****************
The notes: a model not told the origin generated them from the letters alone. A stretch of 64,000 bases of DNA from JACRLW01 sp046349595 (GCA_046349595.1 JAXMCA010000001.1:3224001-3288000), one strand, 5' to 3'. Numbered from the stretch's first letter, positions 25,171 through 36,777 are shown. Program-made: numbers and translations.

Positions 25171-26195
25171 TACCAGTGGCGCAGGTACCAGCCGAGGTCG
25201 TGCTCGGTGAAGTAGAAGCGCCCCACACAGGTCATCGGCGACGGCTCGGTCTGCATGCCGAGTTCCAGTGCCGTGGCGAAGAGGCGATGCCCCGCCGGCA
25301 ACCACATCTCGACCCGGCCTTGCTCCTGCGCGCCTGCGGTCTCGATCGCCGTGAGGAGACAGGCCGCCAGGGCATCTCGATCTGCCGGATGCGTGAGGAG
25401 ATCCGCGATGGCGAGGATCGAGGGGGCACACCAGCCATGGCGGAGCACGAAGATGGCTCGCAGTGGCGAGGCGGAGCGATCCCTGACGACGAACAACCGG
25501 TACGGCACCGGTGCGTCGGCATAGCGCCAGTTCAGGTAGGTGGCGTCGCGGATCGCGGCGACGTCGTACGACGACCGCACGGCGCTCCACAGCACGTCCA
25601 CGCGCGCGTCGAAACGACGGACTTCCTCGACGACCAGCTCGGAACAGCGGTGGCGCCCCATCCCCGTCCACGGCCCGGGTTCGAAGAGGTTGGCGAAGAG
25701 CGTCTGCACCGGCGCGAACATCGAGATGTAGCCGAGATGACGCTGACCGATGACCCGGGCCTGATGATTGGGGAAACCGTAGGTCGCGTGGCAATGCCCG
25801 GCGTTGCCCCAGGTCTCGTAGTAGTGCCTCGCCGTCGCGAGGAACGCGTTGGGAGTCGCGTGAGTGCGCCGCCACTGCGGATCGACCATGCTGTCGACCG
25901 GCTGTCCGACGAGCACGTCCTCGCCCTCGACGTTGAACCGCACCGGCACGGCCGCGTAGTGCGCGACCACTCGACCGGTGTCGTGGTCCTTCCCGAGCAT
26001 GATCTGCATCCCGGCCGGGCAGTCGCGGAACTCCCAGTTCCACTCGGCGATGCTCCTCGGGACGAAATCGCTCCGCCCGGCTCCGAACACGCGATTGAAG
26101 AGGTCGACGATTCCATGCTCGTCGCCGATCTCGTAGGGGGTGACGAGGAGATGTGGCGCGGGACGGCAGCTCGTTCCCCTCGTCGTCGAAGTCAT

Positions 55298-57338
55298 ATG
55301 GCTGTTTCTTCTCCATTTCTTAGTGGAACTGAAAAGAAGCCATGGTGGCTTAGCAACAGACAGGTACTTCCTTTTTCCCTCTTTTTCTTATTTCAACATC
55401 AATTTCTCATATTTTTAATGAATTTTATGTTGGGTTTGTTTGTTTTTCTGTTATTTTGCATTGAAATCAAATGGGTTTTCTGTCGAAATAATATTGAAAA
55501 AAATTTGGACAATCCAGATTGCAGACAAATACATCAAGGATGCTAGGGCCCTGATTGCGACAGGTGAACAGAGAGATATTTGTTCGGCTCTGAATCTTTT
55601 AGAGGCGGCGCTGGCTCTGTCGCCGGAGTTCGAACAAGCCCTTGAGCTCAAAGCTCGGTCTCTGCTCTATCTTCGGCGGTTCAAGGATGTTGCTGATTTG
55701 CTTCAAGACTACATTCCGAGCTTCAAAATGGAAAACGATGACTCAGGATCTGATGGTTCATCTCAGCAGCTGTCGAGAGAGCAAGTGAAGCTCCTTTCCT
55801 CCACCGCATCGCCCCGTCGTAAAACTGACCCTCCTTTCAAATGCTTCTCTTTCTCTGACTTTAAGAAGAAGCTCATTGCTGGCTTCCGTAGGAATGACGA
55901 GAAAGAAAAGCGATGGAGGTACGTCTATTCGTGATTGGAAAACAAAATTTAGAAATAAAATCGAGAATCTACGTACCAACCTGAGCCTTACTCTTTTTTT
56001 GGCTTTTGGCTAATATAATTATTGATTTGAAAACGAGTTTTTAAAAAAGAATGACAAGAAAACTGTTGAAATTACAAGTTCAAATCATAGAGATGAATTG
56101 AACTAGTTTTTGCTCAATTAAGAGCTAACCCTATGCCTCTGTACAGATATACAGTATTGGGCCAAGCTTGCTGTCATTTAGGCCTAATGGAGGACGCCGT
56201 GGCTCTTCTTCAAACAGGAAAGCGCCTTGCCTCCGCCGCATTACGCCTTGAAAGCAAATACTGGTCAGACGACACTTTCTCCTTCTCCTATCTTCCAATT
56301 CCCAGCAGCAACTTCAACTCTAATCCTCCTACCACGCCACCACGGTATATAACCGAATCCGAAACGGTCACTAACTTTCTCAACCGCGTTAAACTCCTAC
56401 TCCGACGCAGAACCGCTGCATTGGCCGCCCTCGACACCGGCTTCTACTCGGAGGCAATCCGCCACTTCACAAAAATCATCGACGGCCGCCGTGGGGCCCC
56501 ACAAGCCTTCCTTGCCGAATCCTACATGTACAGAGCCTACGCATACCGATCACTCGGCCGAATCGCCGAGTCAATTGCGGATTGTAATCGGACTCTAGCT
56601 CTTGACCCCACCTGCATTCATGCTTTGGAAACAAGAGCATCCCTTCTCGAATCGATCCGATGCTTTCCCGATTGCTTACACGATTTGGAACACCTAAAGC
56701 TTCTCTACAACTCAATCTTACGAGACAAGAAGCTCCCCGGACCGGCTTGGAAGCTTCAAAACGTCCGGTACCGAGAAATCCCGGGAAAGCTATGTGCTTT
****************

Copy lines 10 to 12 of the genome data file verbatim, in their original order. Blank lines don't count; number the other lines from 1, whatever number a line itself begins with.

25801 GCGTTGCCCCAGGTCTCGTAGTAGTGCCTCGCCGTCGCGAGGAACGCGTTGGGAGTCGCGTGAGTGCGCCGCCACTGCGGATCGACCATGCTGTCGACCG
25901 GCTGTCCGACGAGCACGTCCTCGCCCTCGACGTTGAACCGCACCGGCACGGCCGCGTAGTGCGCGACCACTCGACCGGTGTCGTGGTCCTTCCCGAGCAT
26001 GATCTGCATCCCGGCCGGGCAGTCGCGGAACTCCCAGTTCCACTCGGCGATGCTCCTCGGGACGAAATCGCTCCGCCCGGCTCCGAACACGCGATTGAAG